The Sheriff visited a few days later, telling daddy Mr. Tucker was pretty damn mad somebody had stole his sow hog. Wanted to know if he knew anything about it. By that time there won’t nothing left of that pig but toenails and teeth. Daddy told him he sure was sorry to hear it, and if he found out anything, he’d let Mr. Tucker know.

The law caught up to daddy one day while he was making moonshine, and the judge gave him a year of hard labor in prison. Daddy laughed when the judge said hard labor. Hell, he’d never done anything else.

“You alright, Cotton?” I looked up to see the guard, the fat one they called Hog. Made me think about my daddy and the pig.

“Yeah, just daydreaming a little, I guess.” I didn’t bother to get up from the bunk.

“Gone have some supper in a little while. Anything special I can get for you at the kitchen?” His face was pasty white and he wore a stupid looking moustache that appeared like a shit-stain over his lip. But, he wasn’t a hard ass like some of them tried to be.

“How about slipping me a big fatty in a biscuit, let me get high one last time.” I laughed with him. “Nah, nothing special, just add a little salt and pepper and hot sauce to everything so I can get some taste.”

“I’ll see what I can do.” Hog waddled off in the direction of the locked pod door.

I closed my eyes again, trying to picture those early days. My momma took to whoring while daddy was in prison. She had to make money some how, and that was the only skill she had. I never felt hard towards her, making me sleep out in the barn about every Friday and Saturday night.

We had an old cat that took up around the place and, together, we’d catch rats. He’d chase them out in the open and I’d brain ‘em with a stick. It passed the time and he got to eat.

I’d sit in the dark outside the house listening to men coming and going, laughing, drinking, and my momma giving them a good bounce on the bed. Sometimes I felt like taking my buck knife and killing one of ‘em.

When daddy got out, he found what momma had been doing and beat her near to death. But, when he couldn’t get enough money to buy whiskey, he’d rent her out his self.

Finally, the rot gut shine he drank drove him crazy, and he went out in the woods, threw a rope over a tree and hung there until somebody come across him a few weeks later. By then he was pretty well rotted, just his head still hanging on the rope, swinging in the breeze.

The farmer kicked us off his land after that. Momma and me walked and hitchhiked the twenty miles to Durham. Across the tracks in a place called Hayti, momma found a woman who run a cathouse and was willing to take us in. Momma would work every night and I would wander the streets.

Being a half-breed albino didn’t make me belong to one side or the other, but black folks seemed to have more sympathy than whites. All the kids around made fun of my color and tried to kick my ass at first, but once I learned to fight, I never took no shit from any person, black or white.

I learned how to shoot craps, steal from stores, and fight like a wild man.

Sometimes I would go to school, but most times I didn’t. It was more fun to be on the streets, especially on the weekend. The corners were full of men and women laughing and drinking, and the bars stayed open all night. The smell of barbeque and fried chicken and beer made a man hungry and thirsty. Every time I got hold of some money, I’d eat until I was full.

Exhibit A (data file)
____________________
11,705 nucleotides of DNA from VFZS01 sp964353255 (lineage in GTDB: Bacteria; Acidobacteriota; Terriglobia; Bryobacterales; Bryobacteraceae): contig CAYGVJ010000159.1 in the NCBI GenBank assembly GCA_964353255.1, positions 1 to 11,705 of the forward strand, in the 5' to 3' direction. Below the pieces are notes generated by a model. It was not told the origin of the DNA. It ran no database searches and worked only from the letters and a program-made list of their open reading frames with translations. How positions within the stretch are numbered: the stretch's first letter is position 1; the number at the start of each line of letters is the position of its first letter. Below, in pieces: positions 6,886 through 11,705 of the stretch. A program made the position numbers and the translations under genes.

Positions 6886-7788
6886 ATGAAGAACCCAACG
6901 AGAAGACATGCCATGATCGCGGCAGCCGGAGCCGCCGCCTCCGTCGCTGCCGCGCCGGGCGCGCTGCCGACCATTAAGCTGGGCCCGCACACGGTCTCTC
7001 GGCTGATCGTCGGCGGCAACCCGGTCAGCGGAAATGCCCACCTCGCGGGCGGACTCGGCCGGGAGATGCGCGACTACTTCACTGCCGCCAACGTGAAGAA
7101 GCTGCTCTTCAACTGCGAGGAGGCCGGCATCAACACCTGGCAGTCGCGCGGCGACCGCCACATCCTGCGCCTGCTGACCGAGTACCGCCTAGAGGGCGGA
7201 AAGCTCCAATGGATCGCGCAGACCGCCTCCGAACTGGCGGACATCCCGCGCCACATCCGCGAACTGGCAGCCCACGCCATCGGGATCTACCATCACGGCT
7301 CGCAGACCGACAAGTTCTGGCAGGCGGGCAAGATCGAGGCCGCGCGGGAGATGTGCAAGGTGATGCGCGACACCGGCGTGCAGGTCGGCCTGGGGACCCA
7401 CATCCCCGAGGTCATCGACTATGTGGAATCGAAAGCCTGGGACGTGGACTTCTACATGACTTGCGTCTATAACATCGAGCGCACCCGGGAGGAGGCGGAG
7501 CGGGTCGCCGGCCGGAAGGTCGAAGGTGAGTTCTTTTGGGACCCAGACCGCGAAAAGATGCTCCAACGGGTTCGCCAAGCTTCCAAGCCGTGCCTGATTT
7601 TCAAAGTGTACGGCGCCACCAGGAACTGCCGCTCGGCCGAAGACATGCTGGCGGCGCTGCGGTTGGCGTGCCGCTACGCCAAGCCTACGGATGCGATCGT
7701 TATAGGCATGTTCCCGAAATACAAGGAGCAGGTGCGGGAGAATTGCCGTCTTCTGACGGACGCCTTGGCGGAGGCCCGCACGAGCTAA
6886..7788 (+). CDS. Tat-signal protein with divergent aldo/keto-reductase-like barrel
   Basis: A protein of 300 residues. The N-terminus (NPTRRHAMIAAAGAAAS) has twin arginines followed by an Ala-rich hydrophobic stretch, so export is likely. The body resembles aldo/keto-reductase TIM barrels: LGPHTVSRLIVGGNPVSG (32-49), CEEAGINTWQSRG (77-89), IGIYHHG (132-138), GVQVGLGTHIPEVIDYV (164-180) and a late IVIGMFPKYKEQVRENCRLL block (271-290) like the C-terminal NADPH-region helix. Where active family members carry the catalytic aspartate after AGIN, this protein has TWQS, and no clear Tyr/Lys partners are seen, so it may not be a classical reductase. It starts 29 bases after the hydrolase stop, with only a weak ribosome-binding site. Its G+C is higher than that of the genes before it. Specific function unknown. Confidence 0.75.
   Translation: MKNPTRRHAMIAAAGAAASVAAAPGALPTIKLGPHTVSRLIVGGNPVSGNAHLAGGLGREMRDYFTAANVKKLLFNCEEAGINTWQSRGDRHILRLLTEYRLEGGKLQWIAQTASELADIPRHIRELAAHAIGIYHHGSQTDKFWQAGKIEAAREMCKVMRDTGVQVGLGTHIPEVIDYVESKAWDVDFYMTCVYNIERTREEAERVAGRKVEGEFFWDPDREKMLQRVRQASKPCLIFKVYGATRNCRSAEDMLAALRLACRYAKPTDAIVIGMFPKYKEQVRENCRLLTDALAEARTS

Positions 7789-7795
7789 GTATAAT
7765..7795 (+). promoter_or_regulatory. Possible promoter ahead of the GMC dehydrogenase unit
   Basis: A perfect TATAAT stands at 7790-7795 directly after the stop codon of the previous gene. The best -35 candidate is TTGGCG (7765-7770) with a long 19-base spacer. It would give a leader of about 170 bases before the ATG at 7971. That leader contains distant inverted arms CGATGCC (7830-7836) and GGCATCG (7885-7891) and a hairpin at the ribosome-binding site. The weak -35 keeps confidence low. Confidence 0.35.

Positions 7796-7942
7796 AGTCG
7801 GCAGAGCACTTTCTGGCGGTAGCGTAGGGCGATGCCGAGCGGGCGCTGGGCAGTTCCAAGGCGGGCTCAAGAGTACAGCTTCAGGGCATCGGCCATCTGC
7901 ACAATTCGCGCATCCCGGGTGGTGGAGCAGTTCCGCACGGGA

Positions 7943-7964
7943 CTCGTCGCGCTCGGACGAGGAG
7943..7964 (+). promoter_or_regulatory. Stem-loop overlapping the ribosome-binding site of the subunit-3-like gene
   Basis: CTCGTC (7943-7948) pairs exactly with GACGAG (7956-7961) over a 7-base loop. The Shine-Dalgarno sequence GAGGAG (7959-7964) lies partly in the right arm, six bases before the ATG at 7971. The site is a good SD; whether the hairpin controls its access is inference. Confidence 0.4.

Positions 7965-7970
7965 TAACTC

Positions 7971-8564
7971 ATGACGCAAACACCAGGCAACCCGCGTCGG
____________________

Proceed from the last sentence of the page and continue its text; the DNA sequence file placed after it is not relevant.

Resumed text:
I got a reputation as a kid who could be trusted to do what he said, so I made a fair amount of money running errands for crooks, picking up numbers slips, delivering dope, collecting money. I got my first gun at sixteen, one of the drug dealers saying I needed something to protect myself. I didn’t think I did, but I carried it just in case.

At seventeen, the police caught me with a pocket full of money and the gun. They stole the money, and then arrested me for carrying the gun. I went before the judge and he gave me the choice between going to jail or going in the Marines. I took the Marines and ended up doing four years.

That was in the early seventies, and the war was about over, so I spent most of my time riding around on ships and attacking sand beaches from California to some islands out in the ocean. I never did like it much, but the eating was good, and there were always plenty of whores around.

When I got discharged, I headed right back to Durham and Hayti. This time I didn’t run errands for anybody. I found a guy selling dope on one of the blocks, beat him with a ball bat until most of his bones was broke, then took his territory.

I kept a low profile, ran my business, and made a pocket full of money. If anybody fooled with me, I had no mercy.

My momma died from some disease, probably due to her whoring, but she lived her last days in a decent bed in a room to herself. I saw to that. I figured it was all I owed her. By twenty-two, I had shed the last of my past and ended up alone, nobody to blame or give credit to. It was all good for a long time, until one of my dealers betrayed me. I greased a forty-five, stuck it up his ass, and pulled the trigger. The police finally threatened somebody enough that he rolled on me. The trial was short and so was the sentence.

On the third day, they came for me. “It’s time, Cotton,” said Hog. He had two other guards with him and a preacher trailing.

I looked up at the ceiling from where I lay on the cot. Even up to this moment, I hadn’t been able to fully comprehend it was actually going to happen. Now it was here. This would be my last walk, my last words ever spoken, the last chance to ever see another human being. My body wouldn’t listen to my mind, and it started shaking. I couldn’t stop it.

The calls from the fellas rang out, just like I’d done to others. “Stay strong, Cotton.” Hog was holding my right arm, trying to keep me steady.

They strapped me down on the killing table. I tried to imagine my daddy and mother, wondering if either one would be waiting. I felt a strong sense of relaxation. My mind was working but I couldn’t move anything, not my eyes, my mouth, or fingers. I knew it was coming. The time of my death was here. I watched the doctor come over me, watched as he used his stethoscope on my chest, heard him announce the time of expiration.

There was no pain. It felt as if I had just went off to sleep, and now I was alive again. It was obvious they couldn’t see me, and I no longer cared. I looked all around and there was nobody.